“If there’s changes, to what degree and and what [do] the variables look like, and what does it do to erode those savings, and who pays the price?” Fox said on WPRI 12’s Newsmakers last month. “If it comes back to the House and the Senate it’s not going to be about, ‘Let’s review what their settlement might be’ – you reopen the whole pension. It’s a law.”

“We’re not at the table negotiating this, nor should we be, but once you reopen the pension, you reopen it all,” he said.

Fox, D-Providence, emphasized that any settlement which comes out of the mediation process would be subject to change by the 113 elected lawmakers.

“Every representative has a right to put an amendment in,” Fox said. “Every representative has a right to demand that we do anything. And how do you stop them without me looking like the imperial speaker who says, ‘All we can vote on is this’? How do you control that? Nor should you control it, because that’s what democracy details.”

“So there’s a lot of anxiety over it, and we’re not part of it,” he said. “There’s a gag order, so I don’t know what terms they’re talking about.” Legislators would need to review the financial impact of the changes, as well, he said, adding that it “is not a simple exercise.”

Other lawmakers said the debate over any proposed settlement would give the General Assembly an opportunity to revisit the pension changes made in 2011, and potentially craft a better law.

“I think those of us who were there when it passed, that immediate feeling of ‘I hope I never have to go through that again’ is the preeminent one,” Rep. Teresa Tanzi, D-Narragansett, told WPRI.com. “But I think the reality is there are some improvements, if there are settlements to be had, that I would like to see included.”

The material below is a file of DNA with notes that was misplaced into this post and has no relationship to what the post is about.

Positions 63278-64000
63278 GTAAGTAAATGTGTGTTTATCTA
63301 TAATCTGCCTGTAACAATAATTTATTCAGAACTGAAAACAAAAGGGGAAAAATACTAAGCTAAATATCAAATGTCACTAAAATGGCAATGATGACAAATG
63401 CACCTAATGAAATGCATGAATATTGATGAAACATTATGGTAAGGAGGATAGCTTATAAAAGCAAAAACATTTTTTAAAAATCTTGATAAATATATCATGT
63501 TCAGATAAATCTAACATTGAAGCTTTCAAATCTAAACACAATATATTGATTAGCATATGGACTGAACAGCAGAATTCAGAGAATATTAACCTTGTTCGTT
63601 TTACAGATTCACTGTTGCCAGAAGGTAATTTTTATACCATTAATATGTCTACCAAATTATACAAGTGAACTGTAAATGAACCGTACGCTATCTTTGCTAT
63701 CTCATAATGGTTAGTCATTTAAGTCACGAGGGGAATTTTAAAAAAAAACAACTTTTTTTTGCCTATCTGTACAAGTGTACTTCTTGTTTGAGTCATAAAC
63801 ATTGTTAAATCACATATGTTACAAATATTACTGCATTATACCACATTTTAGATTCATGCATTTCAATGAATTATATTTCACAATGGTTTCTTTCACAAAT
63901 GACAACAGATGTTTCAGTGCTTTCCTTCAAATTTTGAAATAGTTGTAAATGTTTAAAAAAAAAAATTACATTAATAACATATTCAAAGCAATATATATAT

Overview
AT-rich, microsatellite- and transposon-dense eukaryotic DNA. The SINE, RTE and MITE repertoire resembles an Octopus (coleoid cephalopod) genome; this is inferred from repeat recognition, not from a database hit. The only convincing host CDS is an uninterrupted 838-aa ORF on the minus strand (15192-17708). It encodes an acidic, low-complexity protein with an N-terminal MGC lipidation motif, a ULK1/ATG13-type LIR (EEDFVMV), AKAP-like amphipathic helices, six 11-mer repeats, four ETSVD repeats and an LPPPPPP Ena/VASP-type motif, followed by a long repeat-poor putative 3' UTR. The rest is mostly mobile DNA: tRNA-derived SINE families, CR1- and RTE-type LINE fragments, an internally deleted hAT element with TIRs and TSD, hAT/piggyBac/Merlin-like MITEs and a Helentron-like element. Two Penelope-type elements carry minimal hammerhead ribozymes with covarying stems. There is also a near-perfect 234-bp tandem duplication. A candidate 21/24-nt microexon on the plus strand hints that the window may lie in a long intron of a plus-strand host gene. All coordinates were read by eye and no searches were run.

Tanzi said she hoped lawmakers would “look for opportunities to kind of bring those lower-end individuals to be able to receive their COLA [cost-of-living adjustment] benefits earlier than those who were the higher earners,” suggesting pensions worth less than $35,000 annually as a possible cutoff.

At the same time, Tanzi also expressed uncertainty about how much scope there will be for lawmakers to make changes once a settlement is reached. “If this is a negotiated settlement then the two sides have come together, so how much leeway do we really have and how much is justifiable to advocate for beyond that?” she asked.

Rep. Spencer Dickinson, D-South Kingstown, said among his Democratic colleagues at last week’s caucus, “the sentiment was, we’ve dealt with this, we hope we don’t see it again on the floor.” But, he said, “That wouldn’t necessarily be my sentiment.”

Dickinson suggested a compromise could be to adjust the size of pension benefits based on the measured increase in the cost-of-living since the year a retiree stopped working, with a focus on pensions worth up to somewhere between $30,000 and $50,000 a year.

“If you retired in 1990, look at year 2013, see what in 23 years has changed, the value of the dollar in 1990, and get [the same purchasing power] 23 years later in 2013,” he said.

Ted Nesi ( tnesi@wpri.com ) covers politics and the economy for WPRI.com and writes the Nesi’s Notes blog. Follow him on Twitter: @tednesi